LGB Hate Incidents

These pages give you information on where to get help if you, or someone you know, has had a problem with attack, abuse or harassment because of their sexuality.

We provide support to people who experience incidents motivated by hatred or prejudice as well as bringing perpetrators to justice.      

Remember, in an emergency always call 999.

Frequently Asked Questions

  • Why report an incident?

    Not all incidents will be crimes, but it is important to report all incidents. This means that if you feel an incident directed towards you was motivated by homophobia, biphobia or transphobia, or you’ve witnessed something, then you should report it. By reporting incidents you also help us to offer support if it’s needed and to bring offenders to justice.

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  • What is an LGB incident?

    An LGB hate incident is any incident that is perceived to be homophobic or biphobic by the victim or any other person. These include:
    physical abuse, spitting, punching, kicking, slapping, pushing or behaviour which leads to physical injury.  This can also be sexual abuse threats, verbal abuse or written/printed abuse, Words of a threatening nature, graffiti or other attacks on property or your home, harassment, persistent intimidating or threatening behaviour which is spread over a period of time.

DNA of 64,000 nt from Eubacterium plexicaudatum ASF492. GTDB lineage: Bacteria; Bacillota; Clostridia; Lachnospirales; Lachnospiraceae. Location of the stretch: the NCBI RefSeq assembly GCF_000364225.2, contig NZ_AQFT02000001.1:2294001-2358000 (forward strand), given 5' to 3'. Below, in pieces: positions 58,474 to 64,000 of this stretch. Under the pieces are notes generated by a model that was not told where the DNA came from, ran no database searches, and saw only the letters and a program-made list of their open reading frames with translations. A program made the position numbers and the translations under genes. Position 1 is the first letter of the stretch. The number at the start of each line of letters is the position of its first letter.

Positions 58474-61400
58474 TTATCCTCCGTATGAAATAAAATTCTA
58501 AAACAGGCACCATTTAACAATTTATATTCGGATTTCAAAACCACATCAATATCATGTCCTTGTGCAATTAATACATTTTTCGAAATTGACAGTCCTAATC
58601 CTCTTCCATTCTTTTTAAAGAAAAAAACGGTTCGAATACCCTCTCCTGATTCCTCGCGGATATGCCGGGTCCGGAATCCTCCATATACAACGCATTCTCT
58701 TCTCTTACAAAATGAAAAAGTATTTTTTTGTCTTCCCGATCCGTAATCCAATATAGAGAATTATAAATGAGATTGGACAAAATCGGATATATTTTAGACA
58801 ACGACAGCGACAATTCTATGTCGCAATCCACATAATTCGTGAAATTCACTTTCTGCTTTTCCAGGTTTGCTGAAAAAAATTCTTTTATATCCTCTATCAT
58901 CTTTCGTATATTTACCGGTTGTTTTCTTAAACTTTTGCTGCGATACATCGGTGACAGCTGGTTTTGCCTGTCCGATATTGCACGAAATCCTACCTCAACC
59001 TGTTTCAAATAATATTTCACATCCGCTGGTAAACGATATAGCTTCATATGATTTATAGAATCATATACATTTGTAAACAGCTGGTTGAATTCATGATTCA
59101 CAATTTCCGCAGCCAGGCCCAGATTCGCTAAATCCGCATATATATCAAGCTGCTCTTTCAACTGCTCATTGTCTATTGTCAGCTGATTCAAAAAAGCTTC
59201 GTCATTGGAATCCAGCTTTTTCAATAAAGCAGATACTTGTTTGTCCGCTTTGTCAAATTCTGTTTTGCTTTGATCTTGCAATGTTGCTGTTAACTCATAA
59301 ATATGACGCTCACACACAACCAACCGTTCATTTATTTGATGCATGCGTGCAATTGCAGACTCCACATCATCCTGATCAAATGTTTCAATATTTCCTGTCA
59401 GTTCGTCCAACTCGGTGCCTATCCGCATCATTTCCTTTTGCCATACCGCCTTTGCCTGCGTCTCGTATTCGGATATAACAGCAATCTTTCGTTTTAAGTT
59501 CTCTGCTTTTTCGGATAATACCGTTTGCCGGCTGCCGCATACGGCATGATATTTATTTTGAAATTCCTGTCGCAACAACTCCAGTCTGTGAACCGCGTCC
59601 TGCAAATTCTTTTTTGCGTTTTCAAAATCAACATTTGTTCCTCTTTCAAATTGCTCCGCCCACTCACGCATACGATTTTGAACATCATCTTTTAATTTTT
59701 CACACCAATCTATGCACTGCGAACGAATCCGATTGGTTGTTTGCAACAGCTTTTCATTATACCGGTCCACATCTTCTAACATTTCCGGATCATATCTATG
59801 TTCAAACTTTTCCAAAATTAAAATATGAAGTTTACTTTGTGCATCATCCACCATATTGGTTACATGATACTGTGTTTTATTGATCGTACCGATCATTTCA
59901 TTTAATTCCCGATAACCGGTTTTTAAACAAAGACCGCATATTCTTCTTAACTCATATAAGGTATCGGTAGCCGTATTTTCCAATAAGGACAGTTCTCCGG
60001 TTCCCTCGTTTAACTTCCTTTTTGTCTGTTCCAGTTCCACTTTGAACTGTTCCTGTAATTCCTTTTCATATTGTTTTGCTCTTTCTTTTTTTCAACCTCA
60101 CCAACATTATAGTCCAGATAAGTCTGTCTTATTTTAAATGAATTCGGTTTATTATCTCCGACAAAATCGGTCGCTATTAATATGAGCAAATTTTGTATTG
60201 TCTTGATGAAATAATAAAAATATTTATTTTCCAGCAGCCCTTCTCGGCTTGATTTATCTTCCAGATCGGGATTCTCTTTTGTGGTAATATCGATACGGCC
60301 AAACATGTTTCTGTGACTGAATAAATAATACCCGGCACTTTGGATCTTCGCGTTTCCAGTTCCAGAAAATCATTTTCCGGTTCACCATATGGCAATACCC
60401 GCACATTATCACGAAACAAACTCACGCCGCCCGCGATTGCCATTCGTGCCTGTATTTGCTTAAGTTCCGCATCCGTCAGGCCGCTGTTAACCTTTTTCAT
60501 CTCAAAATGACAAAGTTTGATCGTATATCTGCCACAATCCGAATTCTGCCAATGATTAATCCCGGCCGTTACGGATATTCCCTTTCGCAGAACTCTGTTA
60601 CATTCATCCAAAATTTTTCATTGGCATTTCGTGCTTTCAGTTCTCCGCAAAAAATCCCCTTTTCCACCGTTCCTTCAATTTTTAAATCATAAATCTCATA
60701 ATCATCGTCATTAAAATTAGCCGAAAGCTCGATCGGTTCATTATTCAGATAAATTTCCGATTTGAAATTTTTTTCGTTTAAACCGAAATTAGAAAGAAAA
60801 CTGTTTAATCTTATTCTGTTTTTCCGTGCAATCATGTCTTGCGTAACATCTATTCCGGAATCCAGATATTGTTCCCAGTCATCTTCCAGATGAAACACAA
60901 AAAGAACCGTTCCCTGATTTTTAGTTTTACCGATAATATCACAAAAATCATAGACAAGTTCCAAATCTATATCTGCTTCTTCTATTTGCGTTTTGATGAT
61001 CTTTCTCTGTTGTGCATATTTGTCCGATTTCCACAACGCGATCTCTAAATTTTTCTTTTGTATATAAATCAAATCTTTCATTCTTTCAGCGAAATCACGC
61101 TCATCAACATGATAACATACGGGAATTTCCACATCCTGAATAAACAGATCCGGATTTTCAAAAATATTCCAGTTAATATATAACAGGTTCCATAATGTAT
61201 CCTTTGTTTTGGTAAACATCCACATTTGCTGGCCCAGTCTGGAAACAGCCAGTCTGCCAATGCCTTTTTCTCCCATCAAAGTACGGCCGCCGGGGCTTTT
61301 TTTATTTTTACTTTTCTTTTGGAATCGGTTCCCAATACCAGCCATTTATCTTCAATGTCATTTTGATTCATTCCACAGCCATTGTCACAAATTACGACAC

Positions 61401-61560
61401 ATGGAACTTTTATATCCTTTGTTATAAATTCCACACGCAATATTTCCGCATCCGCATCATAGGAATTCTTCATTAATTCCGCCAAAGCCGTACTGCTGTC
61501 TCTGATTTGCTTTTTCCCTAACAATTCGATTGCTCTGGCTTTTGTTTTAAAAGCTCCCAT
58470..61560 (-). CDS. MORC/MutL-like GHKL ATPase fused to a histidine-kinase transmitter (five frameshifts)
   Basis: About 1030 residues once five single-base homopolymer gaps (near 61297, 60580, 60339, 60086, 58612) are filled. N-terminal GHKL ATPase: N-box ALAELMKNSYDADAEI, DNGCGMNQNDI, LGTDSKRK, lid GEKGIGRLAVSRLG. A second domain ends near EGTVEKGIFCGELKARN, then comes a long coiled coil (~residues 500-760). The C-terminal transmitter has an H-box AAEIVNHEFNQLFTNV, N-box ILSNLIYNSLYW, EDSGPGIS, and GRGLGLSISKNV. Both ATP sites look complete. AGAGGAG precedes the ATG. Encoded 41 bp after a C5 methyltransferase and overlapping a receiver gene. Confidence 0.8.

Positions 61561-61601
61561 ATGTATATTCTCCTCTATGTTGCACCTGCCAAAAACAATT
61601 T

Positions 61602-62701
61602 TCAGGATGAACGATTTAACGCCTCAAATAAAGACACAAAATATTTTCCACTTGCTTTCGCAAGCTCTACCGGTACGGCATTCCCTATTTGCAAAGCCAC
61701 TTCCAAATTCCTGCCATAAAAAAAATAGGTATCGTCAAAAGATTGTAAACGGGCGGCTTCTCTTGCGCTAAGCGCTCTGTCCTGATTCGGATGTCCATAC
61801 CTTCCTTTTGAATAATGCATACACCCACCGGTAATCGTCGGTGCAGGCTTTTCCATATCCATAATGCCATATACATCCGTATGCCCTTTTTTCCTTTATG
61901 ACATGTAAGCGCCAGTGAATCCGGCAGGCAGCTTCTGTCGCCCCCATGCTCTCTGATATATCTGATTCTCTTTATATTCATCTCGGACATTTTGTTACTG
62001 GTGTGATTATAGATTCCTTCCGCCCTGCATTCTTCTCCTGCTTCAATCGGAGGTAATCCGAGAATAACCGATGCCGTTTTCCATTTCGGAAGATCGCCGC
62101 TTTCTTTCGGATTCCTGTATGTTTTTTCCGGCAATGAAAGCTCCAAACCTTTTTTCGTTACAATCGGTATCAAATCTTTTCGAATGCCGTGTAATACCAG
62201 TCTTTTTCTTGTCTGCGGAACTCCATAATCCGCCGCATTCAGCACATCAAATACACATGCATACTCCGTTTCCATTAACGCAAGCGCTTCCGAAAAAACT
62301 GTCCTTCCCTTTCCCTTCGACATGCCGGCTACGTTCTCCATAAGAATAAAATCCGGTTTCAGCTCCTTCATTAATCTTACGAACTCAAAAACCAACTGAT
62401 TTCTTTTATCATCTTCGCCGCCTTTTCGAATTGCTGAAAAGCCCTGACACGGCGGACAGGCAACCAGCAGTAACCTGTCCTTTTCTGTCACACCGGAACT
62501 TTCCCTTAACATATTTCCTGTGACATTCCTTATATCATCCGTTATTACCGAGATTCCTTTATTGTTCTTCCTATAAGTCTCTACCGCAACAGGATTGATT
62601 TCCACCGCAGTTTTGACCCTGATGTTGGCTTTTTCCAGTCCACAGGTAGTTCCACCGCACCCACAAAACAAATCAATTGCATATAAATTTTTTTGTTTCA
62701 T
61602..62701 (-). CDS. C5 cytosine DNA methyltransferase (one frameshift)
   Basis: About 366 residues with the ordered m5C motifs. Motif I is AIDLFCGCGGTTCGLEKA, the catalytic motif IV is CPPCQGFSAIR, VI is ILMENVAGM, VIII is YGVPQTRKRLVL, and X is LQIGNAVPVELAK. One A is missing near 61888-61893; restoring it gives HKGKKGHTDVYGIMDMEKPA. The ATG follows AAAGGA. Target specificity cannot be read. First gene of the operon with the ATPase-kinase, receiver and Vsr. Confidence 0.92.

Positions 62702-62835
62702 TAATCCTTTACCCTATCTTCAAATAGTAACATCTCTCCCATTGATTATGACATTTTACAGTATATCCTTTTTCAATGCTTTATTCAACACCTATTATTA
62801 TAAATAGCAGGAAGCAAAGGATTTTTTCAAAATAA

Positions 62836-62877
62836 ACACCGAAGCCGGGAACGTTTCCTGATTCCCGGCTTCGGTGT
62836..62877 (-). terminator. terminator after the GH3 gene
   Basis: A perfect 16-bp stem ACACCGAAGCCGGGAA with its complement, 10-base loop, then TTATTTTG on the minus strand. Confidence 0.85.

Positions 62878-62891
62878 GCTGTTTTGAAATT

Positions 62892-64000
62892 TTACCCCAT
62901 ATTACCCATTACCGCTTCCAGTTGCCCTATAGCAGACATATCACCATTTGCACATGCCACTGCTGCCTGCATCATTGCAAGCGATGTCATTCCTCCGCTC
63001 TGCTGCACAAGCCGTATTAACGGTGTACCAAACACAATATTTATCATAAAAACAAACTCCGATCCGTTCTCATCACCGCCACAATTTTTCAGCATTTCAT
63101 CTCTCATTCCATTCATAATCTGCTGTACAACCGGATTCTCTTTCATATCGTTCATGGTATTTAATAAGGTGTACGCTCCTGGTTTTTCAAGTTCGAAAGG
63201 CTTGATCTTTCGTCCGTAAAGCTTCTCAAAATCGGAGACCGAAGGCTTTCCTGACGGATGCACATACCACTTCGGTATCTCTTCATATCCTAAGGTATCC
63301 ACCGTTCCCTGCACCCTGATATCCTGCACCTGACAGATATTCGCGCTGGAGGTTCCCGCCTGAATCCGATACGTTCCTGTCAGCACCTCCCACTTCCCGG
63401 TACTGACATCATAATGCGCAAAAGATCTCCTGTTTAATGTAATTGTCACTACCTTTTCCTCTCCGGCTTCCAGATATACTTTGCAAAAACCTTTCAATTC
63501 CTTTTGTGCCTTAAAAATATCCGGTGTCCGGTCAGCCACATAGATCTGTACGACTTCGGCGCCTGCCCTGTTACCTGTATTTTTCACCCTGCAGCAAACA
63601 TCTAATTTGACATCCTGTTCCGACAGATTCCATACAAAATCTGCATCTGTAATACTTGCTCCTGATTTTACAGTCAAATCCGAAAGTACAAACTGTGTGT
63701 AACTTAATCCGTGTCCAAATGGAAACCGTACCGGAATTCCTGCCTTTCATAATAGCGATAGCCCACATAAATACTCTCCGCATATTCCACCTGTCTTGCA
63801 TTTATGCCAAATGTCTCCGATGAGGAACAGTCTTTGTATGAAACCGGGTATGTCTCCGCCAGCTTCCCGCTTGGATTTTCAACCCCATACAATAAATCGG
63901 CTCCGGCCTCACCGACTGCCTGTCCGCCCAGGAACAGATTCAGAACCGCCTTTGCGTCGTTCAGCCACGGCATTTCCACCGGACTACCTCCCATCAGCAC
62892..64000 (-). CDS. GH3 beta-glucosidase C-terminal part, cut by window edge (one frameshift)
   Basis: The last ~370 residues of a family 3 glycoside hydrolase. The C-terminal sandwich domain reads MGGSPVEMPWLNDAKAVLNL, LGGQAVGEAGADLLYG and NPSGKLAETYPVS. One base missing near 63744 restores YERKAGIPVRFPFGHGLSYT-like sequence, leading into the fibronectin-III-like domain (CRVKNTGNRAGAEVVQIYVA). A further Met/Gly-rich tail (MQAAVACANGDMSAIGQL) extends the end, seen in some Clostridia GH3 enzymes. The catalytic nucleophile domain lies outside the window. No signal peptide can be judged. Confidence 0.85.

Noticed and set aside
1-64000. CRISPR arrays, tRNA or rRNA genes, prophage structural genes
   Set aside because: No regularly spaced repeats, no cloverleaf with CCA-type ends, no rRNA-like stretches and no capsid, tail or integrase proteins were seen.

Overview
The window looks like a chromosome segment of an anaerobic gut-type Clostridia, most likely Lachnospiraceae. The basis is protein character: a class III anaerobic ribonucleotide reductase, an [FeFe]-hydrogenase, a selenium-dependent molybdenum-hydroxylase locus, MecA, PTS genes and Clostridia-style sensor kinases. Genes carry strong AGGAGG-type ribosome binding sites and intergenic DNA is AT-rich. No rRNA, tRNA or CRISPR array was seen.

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  • What’s the difference between direct and indirect prejudice?

    Sometimes prejudice can be subtle such as the use of negative portrayals of LGB people in the media. At other times, it can be direct such as bullying, verbal abuse and or physical attack. Generally, direct homophobia and biphobia  are classed as incidents.  Some incidents are criminal offences and the police can respond.  However, there are other ways of dealing with them within the legal system.

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  • What should I do if I’m threatened?

    • Make noise and shout for help and try and go to a safe place, as soon as possible
    • Report the incident immediately but in emergencies dial 999 to report to the police 
    • Report straight away to any other relevant authority, for instance, head teacher in a school, housing officer, youth worker, bus driver, your employer etc.
    • Use the self-reporting forms
    • Keep a record of all incidents as they happen, eg. times, dates, what happened, where, witnesses, etc.. Keep offensive material as it forms evidence in legal action, for instance, graffiti on a wall or a leaflet/note through your door. Do not touch it unless you have to, as police may want to test for fingerprints. Do not erase abusive text-messages or messages on your answer machine, as they are evidence. If you have been attacked, don’t shower or change your clothes as it may destroy evidence. If you have had your keys taken, change the locks.